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Effects of impairment in activities of daily living on predicting mortality following hip fracture surgery in studies using administrative healthcare databases


Background ─ Impairment in activities of daily living (ADL) is an important predictor of outcomes although many administrative databases lack information on ADL function. We evaluated the impact of ADL function on predicting postoperative mortality among older adults with hip fractures in Ontario, Canada.

Methods ─ Sociodemographic and medical correlates of ADL impairment were first identified in a population of older adults with hip fractures who had ADL information available prior to hip fracture. A logistic regression model was developed to predict 360-day postoperative mortality and the predictive ability of this model were compared when ADL impairment was included or omitted from the model.

Results ─ The study sample (N = 1,329) had a mean age of 85.2 years, were 72.8 % female and the majority resided in long-term care (78.5 %). Overall, 36.4 % of individuals died within 360 days of surgery. After controlling for age, sex, medical comorbidity and medical conditions correlated with ADL impairment, addition of ADL measures improved the logistic regression model for predicting 360 day mortality (AIC = 1,706.9 vs. 1,695.0; c-statistic = 0.65 vs 0.67; difference in -2 log likelihood ratios: chi2 = 16.9, p = 0.002).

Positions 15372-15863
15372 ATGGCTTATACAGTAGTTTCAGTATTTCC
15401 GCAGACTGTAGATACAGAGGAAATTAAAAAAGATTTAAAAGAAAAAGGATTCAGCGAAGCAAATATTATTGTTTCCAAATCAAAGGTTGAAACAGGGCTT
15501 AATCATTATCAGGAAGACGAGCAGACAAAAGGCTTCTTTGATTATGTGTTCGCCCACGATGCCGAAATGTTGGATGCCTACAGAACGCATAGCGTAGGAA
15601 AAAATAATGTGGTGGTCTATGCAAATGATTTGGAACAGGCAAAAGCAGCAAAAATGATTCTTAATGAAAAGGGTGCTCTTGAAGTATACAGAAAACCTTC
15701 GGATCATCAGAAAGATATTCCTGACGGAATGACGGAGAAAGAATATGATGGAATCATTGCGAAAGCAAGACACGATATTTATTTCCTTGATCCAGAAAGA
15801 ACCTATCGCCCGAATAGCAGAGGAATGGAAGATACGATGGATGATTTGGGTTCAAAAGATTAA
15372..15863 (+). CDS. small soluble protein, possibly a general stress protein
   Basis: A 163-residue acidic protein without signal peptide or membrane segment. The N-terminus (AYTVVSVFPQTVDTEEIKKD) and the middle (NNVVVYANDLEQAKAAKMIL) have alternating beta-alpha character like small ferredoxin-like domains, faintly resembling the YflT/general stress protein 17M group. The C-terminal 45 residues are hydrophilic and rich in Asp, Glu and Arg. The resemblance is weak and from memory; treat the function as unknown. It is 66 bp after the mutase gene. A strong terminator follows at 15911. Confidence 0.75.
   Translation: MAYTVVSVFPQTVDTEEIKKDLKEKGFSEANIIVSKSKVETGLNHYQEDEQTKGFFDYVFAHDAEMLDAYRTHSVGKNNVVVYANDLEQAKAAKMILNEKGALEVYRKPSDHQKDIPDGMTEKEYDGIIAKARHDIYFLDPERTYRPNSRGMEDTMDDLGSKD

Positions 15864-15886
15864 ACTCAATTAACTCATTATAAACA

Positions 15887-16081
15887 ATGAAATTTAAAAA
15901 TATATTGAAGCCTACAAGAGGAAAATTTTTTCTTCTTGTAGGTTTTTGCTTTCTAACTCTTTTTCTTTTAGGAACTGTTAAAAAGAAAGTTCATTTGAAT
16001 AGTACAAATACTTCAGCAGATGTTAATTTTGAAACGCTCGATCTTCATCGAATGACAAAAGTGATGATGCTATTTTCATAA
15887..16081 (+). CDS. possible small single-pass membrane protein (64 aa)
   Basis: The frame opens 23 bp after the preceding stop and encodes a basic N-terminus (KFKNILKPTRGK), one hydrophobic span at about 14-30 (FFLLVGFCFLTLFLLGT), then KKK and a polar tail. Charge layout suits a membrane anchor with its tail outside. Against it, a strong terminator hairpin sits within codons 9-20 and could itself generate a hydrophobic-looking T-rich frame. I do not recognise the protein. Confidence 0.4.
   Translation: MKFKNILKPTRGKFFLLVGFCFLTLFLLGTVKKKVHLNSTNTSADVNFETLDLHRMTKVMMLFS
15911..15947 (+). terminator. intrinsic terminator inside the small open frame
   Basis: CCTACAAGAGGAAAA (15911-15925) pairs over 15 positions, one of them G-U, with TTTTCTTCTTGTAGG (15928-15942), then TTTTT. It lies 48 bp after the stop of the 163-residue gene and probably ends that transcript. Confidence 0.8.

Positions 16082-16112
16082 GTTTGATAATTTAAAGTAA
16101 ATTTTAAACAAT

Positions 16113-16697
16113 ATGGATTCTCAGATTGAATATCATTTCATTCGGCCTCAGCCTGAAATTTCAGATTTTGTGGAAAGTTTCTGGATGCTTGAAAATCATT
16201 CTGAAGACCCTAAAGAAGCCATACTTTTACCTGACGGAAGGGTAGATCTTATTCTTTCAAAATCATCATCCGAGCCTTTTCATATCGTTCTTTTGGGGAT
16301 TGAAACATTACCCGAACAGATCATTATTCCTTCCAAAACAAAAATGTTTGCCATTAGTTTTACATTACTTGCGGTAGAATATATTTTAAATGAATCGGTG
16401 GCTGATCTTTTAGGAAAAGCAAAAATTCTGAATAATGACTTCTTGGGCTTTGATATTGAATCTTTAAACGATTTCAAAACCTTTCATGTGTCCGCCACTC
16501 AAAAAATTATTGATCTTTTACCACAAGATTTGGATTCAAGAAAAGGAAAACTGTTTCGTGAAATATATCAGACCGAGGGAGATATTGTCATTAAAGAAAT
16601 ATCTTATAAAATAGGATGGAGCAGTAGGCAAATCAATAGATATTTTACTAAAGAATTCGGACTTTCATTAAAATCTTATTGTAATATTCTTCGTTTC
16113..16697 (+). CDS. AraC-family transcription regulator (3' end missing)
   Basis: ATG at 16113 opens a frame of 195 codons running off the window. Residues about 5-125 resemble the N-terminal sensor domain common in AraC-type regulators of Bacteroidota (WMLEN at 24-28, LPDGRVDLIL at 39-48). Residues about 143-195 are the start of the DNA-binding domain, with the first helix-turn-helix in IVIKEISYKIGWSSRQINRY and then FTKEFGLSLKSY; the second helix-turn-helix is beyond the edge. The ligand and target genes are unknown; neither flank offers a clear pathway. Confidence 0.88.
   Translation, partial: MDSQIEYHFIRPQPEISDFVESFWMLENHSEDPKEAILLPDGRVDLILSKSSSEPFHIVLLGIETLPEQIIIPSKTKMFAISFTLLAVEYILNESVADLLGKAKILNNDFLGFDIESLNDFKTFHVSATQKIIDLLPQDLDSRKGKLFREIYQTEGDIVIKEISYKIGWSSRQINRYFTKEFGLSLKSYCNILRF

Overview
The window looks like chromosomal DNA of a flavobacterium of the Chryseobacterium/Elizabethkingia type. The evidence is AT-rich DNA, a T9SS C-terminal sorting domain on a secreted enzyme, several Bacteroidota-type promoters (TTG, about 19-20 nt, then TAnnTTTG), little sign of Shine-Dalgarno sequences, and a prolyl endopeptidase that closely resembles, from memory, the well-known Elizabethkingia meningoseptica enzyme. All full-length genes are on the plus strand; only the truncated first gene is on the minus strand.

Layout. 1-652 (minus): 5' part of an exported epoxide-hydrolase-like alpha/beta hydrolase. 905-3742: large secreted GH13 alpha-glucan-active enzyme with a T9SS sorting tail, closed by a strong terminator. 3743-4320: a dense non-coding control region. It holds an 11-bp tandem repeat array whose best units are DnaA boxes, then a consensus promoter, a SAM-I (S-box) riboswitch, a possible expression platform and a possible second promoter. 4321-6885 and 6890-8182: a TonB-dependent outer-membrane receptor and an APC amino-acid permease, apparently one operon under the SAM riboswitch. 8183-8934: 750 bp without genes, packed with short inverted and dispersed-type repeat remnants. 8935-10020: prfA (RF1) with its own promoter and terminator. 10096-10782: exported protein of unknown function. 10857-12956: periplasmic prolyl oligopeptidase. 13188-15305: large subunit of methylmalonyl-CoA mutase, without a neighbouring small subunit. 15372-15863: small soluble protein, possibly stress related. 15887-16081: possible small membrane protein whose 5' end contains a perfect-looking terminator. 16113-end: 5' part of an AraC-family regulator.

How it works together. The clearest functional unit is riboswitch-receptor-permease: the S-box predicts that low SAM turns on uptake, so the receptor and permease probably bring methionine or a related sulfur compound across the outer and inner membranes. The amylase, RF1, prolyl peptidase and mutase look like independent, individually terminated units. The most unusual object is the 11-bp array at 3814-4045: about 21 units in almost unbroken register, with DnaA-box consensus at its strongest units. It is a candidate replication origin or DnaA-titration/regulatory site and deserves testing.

Conclusions ─ Direct measures of ADL impairment provides additional prognostic information on mortality for older adults with hip fractures even after controlling for medical comorbidity. Observational studies using administrative databases without measures of ADLs may be potentially prone to confounding and bias and case-mix adjustment for hip fracture outcomes should include ADL measures where these are available.



Seitz DP, Anderson GM, Austin PC, Gruneir A, Gill SS, Bell CM, Rochon PA. BMC Geriatr. 2014; 14:9. Epub 2014 Jan 28.

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